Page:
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Study: Hudson River sewage overflows are an unaccounted-for source of greenhouse gas emissions

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Stopping water pollution is an untapped strategy to mitigate climate change, suggests a recently published Queens College study using data gathered from Riverkeeper’s patrol boat

 

Contacts:
Shawn Rhea, The Graduate Center, CUNY, (212) 817-7180, srhea@gc.cuny.edu
Leah Rae, Riverkeeper, (914) 478-4501 ext. 238, lrae@riverkeeper.org

Potent greenhouse gases are released from the Hudson River Estuary, especially in areas where city sewers overflow, a newly published study has found. Based on data gathered from Riverkeeper’s patrol boat, the study has the potential to alter the way governments prioritize strategies to manage sewage and reduce greenhouse gas emissions, making water quality improvements a tool to fight the climate crisis.

Riverkeeper monitors Hudson River water quality in a 12-year-old partnership with Queens College, CUNY and Columbia University’s Lamont-Doherty Earth Observatory. Scientists from both institutions have contributed numerous scientific publications related to Riverkeeper’s monitoring data, including the greenhouse gas study, which was conducted and authored by Brian Brigham of Queens College and The Graduate Center CUNY.

The latest study – “Anthropogenic inputs from a coastal megacity are linked to greenhouse gas concentrations in the surrounding estuary” – has been published in the scientific journal Limnology and Oceanography. The megacity in the title is New York City, and the estuary is the Hudson.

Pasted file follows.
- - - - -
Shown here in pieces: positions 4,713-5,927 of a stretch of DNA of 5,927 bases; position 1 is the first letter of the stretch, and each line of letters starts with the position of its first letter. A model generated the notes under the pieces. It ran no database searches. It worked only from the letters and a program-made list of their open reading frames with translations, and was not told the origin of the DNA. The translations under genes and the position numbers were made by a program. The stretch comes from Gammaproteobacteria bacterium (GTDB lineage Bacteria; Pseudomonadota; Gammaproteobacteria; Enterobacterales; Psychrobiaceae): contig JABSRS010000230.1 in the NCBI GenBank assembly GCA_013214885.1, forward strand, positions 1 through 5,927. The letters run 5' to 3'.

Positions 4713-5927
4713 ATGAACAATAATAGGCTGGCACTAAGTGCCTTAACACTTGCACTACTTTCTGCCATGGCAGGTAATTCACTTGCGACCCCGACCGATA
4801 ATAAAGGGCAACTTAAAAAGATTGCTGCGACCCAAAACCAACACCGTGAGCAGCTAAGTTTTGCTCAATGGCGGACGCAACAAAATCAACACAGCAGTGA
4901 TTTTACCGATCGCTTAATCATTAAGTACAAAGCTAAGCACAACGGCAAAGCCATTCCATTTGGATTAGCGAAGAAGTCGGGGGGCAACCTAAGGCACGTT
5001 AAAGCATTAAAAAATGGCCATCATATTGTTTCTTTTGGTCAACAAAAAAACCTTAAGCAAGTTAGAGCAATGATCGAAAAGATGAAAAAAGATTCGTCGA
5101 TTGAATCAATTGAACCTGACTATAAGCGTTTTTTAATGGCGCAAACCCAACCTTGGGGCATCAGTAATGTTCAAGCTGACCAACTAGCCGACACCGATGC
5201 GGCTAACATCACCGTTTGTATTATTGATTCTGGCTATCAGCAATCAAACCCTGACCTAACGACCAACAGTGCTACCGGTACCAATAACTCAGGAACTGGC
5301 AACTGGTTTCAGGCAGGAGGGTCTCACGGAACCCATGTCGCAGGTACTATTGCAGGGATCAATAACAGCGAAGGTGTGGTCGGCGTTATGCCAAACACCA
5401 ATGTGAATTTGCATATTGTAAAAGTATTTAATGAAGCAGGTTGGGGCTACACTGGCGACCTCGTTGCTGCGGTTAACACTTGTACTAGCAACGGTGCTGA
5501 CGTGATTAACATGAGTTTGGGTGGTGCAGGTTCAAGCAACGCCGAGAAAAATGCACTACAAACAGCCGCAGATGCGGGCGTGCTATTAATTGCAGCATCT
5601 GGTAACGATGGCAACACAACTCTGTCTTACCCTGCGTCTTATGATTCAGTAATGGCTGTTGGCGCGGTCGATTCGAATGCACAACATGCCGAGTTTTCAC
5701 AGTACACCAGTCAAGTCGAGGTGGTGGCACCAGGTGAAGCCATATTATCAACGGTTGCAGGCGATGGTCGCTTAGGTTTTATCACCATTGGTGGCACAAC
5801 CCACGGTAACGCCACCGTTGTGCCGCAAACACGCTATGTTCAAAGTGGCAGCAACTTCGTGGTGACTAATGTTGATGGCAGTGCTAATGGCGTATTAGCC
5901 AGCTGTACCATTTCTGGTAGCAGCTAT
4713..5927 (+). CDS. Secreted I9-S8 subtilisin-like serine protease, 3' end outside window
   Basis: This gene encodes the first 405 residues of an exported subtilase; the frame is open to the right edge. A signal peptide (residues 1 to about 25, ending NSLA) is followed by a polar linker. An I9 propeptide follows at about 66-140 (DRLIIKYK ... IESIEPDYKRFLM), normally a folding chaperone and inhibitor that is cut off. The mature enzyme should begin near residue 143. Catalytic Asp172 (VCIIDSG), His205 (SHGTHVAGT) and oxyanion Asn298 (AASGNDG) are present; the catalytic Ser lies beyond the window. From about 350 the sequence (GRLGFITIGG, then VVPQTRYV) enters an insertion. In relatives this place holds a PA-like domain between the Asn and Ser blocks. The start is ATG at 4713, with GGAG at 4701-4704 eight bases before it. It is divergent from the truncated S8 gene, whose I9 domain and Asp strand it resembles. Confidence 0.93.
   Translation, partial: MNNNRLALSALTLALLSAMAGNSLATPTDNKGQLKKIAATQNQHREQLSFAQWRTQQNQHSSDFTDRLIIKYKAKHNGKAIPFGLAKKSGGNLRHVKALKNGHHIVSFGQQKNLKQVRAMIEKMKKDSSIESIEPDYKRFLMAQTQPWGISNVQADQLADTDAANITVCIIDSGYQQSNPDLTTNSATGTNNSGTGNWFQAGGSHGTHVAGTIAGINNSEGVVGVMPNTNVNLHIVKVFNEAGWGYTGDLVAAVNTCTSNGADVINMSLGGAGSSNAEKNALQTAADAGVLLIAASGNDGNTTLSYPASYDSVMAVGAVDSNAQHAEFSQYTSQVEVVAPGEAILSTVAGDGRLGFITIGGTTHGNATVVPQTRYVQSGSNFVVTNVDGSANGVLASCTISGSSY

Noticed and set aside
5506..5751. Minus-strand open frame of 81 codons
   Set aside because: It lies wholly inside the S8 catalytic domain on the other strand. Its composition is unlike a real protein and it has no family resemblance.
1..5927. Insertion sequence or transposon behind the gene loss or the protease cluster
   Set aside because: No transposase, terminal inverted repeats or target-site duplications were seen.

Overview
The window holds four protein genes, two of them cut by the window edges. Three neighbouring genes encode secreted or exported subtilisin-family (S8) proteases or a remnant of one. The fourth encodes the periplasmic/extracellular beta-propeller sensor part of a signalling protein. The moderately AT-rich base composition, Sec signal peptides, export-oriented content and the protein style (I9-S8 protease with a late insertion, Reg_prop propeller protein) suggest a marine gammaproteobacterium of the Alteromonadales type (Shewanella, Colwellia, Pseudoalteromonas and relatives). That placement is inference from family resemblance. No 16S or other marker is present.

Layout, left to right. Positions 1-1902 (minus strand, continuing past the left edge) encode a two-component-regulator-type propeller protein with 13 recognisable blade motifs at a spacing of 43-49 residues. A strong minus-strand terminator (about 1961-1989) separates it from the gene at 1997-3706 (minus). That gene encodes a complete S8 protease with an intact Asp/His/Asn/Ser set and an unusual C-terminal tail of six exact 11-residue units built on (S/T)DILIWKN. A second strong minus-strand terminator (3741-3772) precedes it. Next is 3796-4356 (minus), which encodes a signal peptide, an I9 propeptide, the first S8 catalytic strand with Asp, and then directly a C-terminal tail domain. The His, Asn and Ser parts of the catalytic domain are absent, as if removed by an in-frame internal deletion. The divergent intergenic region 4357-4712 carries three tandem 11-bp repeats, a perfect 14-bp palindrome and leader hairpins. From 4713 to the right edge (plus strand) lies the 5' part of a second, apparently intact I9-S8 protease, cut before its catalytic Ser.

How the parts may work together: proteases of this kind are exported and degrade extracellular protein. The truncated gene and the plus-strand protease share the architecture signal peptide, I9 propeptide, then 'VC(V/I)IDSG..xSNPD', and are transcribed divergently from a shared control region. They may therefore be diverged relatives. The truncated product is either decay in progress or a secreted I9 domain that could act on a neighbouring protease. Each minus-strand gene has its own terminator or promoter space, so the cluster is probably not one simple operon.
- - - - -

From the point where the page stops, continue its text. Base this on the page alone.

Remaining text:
Major findings from the study are the following:

• Raw sewage overflows to the Hudson River Estuary result in greenhouse gas emissions.

• The highest concentrations of methane, a greenhouse gas far more potent than carbon dioxide, were released from the Hudson River Estuary in the Capital District, and in New York City. These are the locations where the highest volumes of raw sewage are discharged during rain from combined sewer systems. Combined sewers carry both sewage and rainwater, and are designed to overflow when pipes fill with stormwater.

• City tributaries like Newtown Creek and Gowanus Canal that are subjected to large volumes of sewage overflow produced the greatest concentrations of methane and total carbon dioxide equivalents.

• The Hudson River ranks high among world estuaries for methane emissions, based on the available data.

• Greenhouse gas concentrations in the estuary’s saline waters were correlated with concentrations of enterococci, fecal indicator bacteria which are the primary focus of Riverkeeper’s water quality monitoring projects.

When setting goals for reducing greenhouse gas emissions, cities aren’t accounting for emissions that result from raw sewage releases to estuaries. With New York State Legislation recently passed to aggressively reduce greenhouse gas emissions, this important source of emissions will have to be accounted for.

Importantly, the study suggests that stopping water pollution can help reduce greenhouse gas emissions that are fueling the climate crisis. It also shows again that a strategy proposed by New York City to chlorinate combined sewer overflows solely to reduce bacteria concentrations does more to mask problems than solve them. Other problems associated with sewage overflows, including release of excess nutrients and greenhouse gases, will continue unabated unless the volume and frequency of sewage discharges is dramatically reduced.